In-camera effect

From HandWiki

An in-camera effect is any special effect in a video or movie that is created solely by using techniques in and on the camera and/or its parts. The in-camera effect is defined by the fact that the effect exists on the original camera negative or video recording before it is sent to a lab or modified. So effects that modify the original negative at the lab, such as skip bleach or flashing, are not included. Some examples of in-camera effects include:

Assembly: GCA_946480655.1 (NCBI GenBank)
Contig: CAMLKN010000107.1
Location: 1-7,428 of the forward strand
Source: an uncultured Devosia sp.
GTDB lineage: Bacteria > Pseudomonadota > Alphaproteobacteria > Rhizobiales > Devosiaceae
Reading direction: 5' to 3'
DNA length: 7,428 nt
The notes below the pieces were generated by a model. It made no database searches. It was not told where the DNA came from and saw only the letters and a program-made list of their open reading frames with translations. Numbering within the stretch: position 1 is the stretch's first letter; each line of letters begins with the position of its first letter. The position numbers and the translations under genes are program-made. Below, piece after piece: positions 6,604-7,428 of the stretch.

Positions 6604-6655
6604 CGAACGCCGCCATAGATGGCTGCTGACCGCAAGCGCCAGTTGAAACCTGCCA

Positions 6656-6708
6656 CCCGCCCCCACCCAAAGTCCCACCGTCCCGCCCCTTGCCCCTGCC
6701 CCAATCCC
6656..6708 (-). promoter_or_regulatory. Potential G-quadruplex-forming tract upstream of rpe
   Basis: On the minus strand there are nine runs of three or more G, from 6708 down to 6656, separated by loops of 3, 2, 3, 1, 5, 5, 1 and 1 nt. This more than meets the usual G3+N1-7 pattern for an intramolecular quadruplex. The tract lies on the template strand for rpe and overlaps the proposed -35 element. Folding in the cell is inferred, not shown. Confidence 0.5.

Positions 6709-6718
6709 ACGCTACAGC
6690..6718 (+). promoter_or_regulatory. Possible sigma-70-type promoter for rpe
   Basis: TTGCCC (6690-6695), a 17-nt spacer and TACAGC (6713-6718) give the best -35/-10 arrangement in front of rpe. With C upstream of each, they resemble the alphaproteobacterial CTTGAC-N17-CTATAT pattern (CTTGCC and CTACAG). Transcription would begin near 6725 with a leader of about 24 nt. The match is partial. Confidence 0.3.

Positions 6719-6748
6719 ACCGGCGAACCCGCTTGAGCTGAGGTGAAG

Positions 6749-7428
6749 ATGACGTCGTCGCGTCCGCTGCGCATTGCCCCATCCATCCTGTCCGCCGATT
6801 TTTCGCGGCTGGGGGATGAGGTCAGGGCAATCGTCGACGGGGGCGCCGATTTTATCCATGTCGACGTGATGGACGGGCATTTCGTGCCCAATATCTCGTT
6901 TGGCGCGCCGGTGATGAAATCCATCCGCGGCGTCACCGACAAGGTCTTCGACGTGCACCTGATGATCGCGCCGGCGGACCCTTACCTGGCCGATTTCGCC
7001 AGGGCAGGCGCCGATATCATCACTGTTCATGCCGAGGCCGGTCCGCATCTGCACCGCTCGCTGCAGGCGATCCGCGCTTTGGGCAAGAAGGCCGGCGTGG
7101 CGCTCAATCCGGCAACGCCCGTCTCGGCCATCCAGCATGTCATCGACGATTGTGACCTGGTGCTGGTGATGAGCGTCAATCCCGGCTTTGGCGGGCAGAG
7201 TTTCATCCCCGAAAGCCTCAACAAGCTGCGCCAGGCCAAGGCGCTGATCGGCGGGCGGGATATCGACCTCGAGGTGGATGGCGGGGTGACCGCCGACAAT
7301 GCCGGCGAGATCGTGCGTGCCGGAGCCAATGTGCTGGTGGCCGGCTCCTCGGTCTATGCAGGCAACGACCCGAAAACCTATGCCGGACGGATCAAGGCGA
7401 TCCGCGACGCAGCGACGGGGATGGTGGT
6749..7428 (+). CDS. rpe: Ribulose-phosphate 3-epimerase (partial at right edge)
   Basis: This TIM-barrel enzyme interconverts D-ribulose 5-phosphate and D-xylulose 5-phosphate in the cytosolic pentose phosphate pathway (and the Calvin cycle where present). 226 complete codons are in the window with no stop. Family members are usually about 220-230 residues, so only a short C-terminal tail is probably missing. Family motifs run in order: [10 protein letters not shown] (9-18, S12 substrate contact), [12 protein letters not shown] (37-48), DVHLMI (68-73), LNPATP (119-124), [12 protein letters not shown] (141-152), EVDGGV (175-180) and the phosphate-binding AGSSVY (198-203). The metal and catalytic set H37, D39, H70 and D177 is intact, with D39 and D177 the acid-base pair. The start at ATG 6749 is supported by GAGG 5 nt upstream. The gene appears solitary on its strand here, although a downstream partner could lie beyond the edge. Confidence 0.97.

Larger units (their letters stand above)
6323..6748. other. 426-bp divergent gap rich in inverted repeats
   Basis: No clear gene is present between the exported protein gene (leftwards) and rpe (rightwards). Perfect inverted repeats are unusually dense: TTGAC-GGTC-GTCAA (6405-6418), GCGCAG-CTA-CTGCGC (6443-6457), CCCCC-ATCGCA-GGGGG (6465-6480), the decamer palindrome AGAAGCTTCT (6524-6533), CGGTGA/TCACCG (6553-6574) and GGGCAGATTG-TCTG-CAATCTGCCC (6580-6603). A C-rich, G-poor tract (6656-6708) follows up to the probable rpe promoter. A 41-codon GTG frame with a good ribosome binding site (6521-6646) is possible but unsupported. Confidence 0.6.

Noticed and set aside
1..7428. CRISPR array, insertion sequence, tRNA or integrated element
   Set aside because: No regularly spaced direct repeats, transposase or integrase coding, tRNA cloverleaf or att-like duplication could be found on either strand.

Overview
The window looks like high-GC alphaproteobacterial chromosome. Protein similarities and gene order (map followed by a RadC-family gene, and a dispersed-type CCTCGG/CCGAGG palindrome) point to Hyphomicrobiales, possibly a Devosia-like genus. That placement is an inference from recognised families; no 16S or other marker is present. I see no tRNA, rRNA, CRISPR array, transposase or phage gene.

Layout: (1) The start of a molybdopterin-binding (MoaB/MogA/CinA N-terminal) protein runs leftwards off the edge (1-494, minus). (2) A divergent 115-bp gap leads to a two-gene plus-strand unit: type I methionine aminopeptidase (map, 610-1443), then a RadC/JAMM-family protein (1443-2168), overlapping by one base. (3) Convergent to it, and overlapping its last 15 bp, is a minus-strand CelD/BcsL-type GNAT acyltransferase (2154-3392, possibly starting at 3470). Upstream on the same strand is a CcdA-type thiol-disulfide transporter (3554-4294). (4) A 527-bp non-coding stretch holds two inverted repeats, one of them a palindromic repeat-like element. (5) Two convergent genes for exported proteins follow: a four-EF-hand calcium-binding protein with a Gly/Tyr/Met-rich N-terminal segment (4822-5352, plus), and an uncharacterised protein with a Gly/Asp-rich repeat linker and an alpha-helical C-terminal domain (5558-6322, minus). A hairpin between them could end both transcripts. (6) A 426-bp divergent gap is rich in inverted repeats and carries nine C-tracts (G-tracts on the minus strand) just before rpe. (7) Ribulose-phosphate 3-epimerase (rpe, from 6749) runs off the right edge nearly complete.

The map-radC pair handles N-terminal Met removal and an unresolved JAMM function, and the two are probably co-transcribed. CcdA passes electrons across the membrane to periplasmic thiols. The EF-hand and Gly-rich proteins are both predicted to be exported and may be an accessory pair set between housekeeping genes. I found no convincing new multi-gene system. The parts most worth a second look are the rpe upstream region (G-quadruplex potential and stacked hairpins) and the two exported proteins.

There are many ways one could use the in-camera effect. The in-camera effect is something that often goes unnoticed but can play a critical part in a scene or plot. A popular example of this type of effect is seen in Star Trek, in which the camera is shaken to give the impression of motion happening on the scene. Another simple example could be using a wine glass to give the effect that "ghosting, flares, and refractions" from DIY photography.[1]

See also